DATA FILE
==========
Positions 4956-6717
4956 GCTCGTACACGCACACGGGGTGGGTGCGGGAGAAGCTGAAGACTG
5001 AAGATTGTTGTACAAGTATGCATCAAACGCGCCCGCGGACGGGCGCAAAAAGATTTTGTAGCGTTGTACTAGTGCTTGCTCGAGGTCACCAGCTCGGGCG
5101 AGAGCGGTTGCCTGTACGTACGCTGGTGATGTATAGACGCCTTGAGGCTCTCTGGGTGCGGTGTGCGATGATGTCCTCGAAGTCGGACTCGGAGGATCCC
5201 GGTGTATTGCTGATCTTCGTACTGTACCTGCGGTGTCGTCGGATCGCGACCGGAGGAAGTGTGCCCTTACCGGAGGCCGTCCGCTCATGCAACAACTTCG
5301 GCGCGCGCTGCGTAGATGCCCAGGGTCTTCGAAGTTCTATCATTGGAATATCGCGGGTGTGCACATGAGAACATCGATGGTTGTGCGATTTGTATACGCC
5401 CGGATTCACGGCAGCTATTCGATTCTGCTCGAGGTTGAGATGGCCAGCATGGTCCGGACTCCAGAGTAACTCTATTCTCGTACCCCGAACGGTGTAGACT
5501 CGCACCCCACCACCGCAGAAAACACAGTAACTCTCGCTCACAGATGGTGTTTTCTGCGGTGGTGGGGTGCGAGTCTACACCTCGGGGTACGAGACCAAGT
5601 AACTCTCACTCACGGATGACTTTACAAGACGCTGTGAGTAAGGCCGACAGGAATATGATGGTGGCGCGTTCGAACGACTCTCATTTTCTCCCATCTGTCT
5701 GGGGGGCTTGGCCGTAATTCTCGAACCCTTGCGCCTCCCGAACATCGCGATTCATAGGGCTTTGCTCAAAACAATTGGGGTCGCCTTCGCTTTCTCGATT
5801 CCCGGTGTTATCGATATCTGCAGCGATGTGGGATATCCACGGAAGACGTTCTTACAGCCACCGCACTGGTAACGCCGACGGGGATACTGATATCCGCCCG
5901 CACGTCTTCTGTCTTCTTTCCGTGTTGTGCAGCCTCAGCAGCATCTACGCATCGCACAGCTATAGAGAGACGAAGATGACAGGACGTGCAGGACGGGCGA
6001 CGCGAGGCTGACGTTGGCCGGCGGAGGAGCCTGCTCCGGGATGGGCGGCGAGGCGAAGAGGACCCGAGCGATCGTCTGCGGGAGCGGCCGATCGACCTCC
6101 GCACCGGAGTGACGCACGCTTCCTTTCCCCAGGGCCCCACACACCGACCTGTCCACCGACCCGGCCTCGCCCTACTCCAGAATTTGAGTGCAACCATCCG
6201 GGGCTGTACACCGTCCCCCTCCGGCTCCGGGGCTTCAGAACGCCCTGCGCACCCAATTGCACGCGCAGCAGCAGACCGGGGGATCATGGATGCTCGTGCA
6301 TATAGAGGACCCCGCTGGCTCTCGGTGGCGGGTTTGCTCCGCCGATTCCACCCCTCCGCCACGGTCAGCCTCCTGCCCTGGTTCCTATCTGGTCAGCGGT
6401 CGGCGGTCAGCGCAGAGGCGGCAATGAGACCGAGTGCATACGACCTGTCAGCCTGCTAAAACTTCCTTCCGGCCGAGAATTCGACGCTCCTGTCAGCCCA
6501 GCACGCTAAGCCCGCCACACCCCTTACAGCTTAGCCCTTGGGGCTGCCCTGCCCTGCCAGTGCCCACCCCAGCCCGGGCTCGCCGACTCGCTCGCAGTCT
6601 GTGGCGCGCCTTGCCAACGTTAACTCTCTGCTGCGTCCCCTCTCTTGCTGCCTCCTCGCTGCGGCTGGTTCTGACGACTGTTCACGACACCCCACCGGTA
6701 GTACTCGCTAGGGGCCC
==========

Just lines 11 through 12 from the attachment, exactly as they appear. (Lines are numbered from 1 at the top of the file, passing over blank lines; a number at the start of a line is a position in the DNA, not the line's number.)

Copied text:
5801 CCCGGTGTTATCGATATCTGCAGCGATGTGGGATATCCACGGAAGACGTTCTTACAGCCACCGCACTGGTAACGCCGACGGGGATACTGATATCCGCCCG
5901 CACGTCTTCTGTCTTCTTTCCGTGTTGTGCAGCCTCAGCAGCATCTACGCATCGCACAGCTATAGAGAGACGAAGATGACAGGACGTGCAGGACGGGCGA